The SEC released an advance notice regarding a concept release and proposed rulemaking for transfer agents on December 22, 2015. The Advance Notice of Proposed Rulemaking (ANPR) outlines the proposed rules and releases these new regulations for public comment. Following the comment process from ANPR, the SEC plans to propose formal regulations for transfer agents. Through the use of the ANPR, the SEC seeks comments regarding a vast sphere of issues that currently affect both transfer agents and the entire securities market.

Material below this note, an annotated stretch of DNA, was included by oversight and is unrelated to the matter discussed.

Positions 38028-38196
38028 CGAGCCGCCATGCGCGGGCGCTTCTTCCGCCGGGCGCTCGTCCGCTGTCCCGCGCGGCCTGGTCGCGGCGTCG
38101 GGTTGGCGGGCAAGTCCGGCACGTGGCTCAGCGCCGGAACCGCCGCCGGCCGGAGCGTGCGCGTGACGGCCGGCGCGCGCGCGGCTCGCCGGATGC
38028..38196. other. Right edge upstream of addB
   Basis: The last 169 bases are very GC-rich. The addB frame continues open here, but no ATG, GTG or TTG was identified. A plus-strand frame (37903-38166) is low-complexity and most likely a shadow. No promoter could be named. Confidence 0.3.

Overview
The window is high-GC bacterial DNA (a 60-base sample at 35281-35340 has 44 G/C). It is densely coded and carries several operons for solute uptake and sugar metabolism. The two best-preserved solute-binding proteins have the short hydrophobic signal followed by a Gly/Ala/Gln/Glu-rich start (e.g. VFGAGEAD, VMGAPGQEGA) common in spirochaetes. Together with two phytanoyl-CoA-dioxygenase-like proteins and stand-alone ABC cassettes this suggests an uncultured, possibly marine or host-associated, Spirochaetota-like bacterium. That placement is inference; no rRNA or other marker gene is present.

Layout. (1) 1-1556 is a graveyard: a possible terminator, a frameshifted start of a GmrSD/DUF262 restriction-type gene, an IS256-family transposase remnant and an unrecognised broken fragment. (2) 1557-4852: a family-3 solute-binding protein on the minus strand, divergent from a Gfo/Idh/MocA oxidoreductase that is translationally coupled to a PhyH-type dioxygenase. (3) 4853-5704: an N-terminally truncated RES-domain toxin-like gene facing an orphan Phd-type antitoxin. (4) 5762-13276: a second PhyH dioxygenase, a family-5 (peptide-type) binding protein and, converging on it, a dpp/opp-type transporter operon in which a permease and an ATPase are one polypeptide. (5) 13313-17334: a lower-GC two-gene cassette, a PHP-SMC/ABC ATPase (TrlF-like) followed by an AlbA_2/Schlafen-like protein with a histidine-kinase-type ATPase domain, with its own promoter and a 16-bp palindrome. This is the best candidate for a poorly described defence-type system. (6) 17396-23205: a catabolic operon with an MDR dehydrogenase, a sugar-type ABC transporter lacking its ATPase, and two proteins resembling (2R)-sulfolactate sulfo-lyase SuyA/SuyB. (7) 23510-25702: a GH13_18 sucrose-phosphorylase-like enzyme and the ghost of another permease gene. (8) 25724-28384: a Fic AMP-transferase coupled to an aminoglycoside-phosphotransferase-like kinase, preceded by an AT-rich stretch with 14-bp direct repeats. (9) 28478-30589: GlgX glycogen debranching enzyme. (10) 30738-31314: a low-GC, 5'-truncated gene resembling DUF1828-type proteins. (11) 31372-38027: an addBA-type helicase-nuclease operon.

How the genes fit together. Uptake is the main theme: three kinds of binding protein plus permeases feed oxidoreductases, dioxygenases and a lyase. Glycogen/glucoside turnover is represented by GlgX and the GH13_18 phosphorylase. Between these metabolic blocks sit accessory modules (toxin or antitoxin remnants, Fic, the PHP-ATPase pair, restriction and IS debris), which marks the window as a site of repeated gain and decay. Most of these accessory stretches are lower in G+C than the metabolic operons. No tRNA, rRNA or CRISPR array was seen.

Since transfer agent regulations were put in place in 1977, they have remained virtually unchanged. However, transfer agents are now operating in a market that is much different than the previous market of 1977, which therefore requires an updated set of regulations to be compatible with our 2016 market structure. The securities market is vastly different from the structure of the 1970s; it has evolved from manual securities processing to a highly electronic processing system. These changes represent significant technological developments as well as substantial developments in the securities industry and how transfer agents operate. Transfer agents have evolved to provide a more diverse set of services that are no longer adequately regulated by the SEC’s previous regulations.